Why Canadians shouldn’t turn down investing’s only free lunch

Review of asset-class performance during Covid crisis reaffirms case for diversification into bonds and global equities

Why Canadians shouldn’t turn down investing’s only free lunch

While many Canadian investors may hesitate to spread their portfolio across too many asset classes and geographies, new research from Morningstar suggests that those who don’t do so are missing out on a massive benefit, particularly in times of crisis.

“Diversification has often been called the only free lunch in investing,” Morningstar researchers said in a new report. “A portfolio made up of building blocks capable of moving in different directions can have better risk-adjusted returns than its component parts alone.”

The researchers noted that during the first quarter of 2021, Canadian 10-year Treasuries saw a near-doubling in yield from 0.8% to 1.5% in just two months; over the same period, the U.S. 10-year Treasury went from 1% to 1.7%. Consequently, the Morningstar Canada Core Bond Index shed 5.4% of its value, while the Morningstar Global ex-Canada Core Bond Index declined 2.6% in Canadian dollar terms.

But in the first three months of 2020, they said, bonds proved a valuable safe haven for investors taking flight from equities ravaged by pandemic panic. While Canadian equities lost as much as 35% during the period, the Morningstar Canada Core Bond Index actually gained more than 1.7% in the first quarter of 2020.

“The pattern of bonds holding up during a crisis is consistent with a long-running trend,” the researchers noted.

Citing previous research by Ian Tam, Morningstar Canada's director of investment research, the report noted that North American equities suffered losses ranging from -16.74% to -33.64% in Canadian dollar terms during the Asian currency crisis of the late ‘90s, the tech bubble of the early aughts, and the Global Financial Crisis of 2008-2009. During those periods, global equities shed between -8.99% and -36.35%.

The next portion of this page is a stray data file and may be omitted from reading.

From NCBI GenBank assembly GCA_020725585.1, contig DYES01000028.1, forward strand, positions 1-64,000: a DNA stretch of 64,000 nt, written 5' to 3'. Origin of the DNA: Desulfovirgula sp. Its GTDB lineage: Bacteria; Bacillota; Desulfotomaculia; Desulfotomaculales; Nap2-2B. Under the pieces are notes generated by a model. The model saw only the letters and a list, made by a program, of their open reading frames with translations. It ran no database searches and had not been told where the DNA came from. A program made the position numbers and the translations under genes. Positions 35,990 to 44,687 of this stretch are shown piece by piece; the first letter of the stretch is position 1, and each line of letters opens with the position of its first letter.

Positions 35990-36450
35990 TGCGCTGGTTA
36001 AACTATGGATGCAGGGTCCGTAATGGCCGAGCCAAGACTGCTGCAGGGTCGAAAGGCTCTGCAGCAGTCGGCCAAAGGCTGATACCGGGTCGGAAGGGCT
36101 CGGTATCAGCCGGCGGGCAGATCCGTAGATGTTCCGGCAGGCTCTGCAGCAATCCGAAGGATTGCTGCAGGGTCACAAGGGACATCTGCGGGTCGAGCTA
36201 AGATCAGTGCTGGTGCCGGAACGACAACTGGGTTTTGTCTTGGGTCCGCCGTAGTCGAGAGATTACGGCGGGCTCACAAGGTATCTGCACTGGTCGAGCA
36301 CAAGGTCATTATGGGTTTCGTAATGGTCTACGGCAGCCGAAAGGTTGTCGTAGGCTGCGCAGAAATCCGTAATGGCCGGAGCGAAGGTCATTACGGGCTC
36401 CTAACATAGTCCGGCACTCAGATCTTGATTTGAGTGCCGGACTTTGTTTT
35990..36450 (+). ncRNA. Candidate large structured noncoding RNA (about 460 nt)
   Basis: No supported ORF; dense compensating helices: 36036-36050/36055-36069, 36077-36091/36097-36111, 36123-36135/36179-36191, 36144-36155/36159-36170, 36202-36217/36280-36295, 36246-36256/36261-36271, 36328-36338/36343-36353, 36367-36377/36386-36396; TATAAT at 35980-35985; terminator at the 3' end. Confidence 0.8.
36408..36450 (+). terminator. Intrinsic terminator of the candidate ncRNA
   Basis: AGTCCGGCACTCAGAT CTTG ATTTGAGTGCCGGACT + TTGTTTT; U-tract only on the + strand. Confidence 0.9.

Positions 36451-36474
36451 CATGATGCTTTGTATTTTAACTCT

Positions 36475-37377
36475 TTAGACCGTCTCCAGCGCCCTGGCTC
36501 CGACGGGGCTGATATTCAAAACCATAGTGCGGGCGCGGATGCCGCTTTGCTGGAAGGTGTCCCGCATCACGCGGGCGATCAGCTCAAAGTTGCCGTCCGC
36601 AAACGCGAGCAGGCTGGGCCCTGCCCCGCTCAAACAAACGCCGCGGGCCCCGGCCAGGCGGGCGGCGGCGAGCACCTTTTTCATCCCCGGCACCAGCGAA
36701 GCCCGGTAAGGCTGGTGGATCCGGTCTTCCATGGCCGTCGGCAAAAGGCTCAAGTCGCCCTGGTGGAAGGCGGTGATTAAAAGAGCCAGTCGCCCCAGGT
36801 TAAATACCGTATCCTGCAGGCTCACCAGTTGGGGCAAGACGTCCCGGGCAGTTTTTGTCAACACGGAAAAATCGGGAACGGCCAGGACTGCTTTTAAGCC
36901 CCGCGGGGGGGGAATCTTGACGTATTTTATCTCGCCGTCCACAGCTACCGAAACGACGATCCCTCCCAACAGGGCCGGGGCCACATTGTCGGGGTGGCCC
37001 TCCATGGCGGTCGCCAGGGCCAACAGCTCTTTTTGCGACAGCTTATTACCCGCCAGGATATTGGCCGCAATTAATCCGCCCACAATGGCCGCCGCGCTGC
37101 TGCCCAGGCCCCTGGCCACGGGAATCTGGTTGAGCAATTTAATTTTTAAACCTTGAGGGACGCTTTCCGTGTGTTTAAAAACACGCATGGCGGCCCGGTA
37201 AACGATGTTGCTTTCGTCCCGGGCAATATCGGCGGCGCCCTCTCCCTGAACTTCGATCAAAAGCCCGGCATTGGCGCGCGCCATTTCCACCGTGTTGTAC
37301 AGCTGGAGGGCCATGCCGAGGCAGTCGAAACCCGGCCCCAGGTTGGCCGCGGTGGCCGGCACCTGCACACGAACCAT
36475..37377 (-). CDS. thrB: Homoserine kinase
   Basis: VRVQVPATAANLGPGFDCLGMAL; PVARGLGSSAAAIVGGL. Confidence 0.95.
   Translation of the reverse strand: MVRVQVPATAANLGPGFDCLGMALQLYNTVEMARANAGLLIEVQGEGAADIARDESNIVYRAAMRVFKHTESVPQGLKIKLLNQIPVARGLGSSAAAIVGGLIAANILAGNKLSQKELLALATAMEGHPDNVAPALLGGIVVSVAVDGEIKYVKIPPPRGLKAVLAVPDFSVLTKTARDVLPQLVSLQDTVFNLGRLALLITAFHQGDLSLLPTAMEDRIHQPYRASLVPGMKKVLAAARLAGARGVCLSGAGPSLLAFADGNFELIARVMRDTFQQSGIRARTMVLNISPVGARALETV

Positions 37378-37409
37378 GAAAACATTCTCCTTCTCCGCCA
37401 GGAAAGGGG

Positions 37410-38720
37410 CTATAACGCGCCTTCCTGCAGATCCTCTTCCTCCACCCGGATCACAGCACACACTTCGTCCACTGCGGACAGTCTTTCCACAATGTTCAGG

In comparison, Canadian fixed income saw gains between 0.10% and 15.47%, while global fixed income returns were slightly richer, between 7.69% and 18.97%.

Diversification is useful not just across equities and fixed income, but also across geographies within the equities universe. In the recent decade ended on April 30, 2021, the report said, the Morningstar US Target Market Exposure Index advanced by more than 360%; the Morningstar Developed Markets ex-North America Target Market Exposure Index gained nearly 100%, while the Morningstar Canada Domestic Index rose by just over 80%.

“Some home country bias can be justified on the basis of currency,” the report said, acknowledging downside scenarios that occur when the Canadian dollar appreciates against the greenback, the euro, and other major global currencies. “On the other hand, currency risk can also be viewed as currency diversification. When the Canadian dollar weakens, foreign assets are worth more to an unhedged Canadian investor.”

The report also cited several structural reasons for Canadian investors to make space in their portfolios for global equities. Canadian equities represented just 3% of global market capitalization as of April 30, 2021. Aside from that, Canada’s equity market has virtually no exposure to lucrative sectors such as healthcare or technology compared to the U.S. or emerging markets, and has been seemingly unable to get away from its overexposure to energy and basic materials.

“It's also key to look at how the Canadian equity market has … become more concentrated, with the top 10 constituents accounting for roughly 40% of the market,” the report said, contrasting it with the 26% concentration in the U.S. “Unsurprisingly, given this concentration, Morningstar's Canadian equity index has been more volatile over the past decade— measured by standard deviation of returns—than benchmarks measuring the U.S., developed markets outside North America, and even emerging-market equities.”


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